For a lesson in how to survive industrial collapse, the German city of Bochum has beaten all the odds. Now it’s in recovery mode once again, and it’s taking inspiration from Pittsburgh to reshape its fortunes.
Emerging from the ashes of World War II, when the town that armed Adolf Hitler’s military machine was razed in bomb raids, Bochum rebuilt its economy on mining and steel. Decades later, the city of 360,000 people turned to manufacturers like Nokia Oyj and Adam Opel AG to haul it out of the crisis that crippled those industries, destroying 35,000 jobs from 1970 to 1983.
As carmaker Opel prepares to close its factory with 3,300 people at the end of this year and steelmaker Outokumpu Oyj takes steps to shutter its melt shop with 450 staff in 2015, Bochum needs a new survival strategy. Ruhr University, now the city’s largest employer with a staff of 5,500, is powering a shift that draws parallels with the revival of Pittsburgh, the Pennsylvania town that came back from the brink after the U.S. steel industry’s collapse in the 1980s.
“It’s obvious to compare” the two cities, said Uwe Neumann, a regional economy researcher at the Rheinisch-Westfaelisches Institut fuer Wirtschaftsforschung e.V. institute in nearby Essen. “The location and the population have proven adaptable. The all-hands-on-deck mentality and the willingness to take your destiny into your own hands play a very important role and are a significant advantage.”
Helped by policies that paved the way for the conversion of abandoned steel-mills, Pittsburgh -- a town of about 300,000 people -- is recasting itself as a high-technology location with the help of Carnegie Mellon University. The University of Pittsburgh’s Medical Center is a world-renowned nonprofit enterprise with more than 62,000 employees.
Former Carnegie President Robert Mehrabian is credited with constituting the start of Pittsburgh’s revival in the 1990s in a similar manner to the changes afoot in Bochum. Ruhr University is helping to mold the German town into a science hub with a focus on information technology and health care.
“We’re confident of making the turnaround,” said Helmut Diegel, managing director of Bochum chamber of commerce and industry. “We just need to get off on the right foot.”
Immortalized in the 1984 song by German rock singer Herbert Groenemeyer as having a “pulse of steel,” Bochum is one of more than a dozen cities in a metropolitan region spanning the Ruhr, Rhine and Lippe rivers that make up Germany’s largest urban area, according to Eurostat.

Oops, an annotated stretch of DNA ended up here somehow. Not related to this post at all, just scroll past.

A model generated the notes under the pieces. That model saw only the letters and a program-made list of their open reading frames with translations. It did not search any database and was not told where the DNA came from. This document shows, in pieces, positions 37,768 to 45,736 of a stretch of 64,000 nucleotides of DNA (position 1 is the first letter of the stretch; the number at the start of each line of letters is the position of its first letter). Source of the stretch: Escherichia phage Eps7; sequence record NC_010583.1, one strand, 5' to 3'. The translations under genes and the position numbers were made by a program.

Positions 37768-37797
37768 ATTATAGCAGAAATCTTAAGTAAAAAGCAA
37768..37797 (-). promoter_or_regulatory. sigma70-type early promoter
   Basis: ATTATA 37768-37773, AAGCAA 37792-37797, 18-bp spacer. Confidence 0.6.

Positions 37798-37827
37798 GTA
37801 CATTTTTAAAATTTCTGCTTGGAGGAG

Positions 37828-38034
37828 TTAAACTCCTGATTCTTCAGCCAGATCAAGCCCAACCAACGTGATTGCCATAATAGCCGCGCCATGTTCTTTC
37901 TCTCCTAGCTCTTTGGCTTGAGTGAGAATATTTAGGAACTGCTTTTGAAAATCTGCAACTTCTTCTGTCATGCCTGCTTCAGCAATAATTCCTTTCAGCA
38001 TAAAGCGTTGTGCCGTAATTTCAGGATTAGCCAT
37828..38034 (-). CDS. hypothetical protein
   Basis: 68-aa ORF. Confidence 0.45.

Fifth in Europe after London, Paris, Madrid and Barcelona, the agglomeration with more than 5 million people is the industrial heartland of North Rhine-Westphalia, the most populous of Germany’s 16 states. Similarly, Pittsburgh is the center of a metropolitan area of about 2.4 million people, according to 2010 figures from the U.S. Census bureau.
Ruhr University, situated on the outskirts of Bochum, is the biggest of the city’s six graduate schools and the region’s oldest. It was the first German university to be established after World War II. All six contribute about 1 billion euros ($1.4 billion) to the local economy.
Starting out with about 1,000 students in 1965, the number at Ruhr University stands at more than 40,000 today. Its growth has spurred an influx of young people to the city, more of whom stay than leave, according to Neumann.
A 1.3 billion-euro project is underway to expand and modernize the campus by 2025. In October, the university leased a five-story building at the heart of Bochum’s pedestrian area and is renting lecture halls in the Bochumer Fenster shopping mall, about 5 kilometers (3 miles) from the campus. The U35 subway line runs every two minutes from the city center to the university grounds.
“It’s an important location factor that has put Bochum a step ahead of the other cities in the Ruhr region,” said Neumann.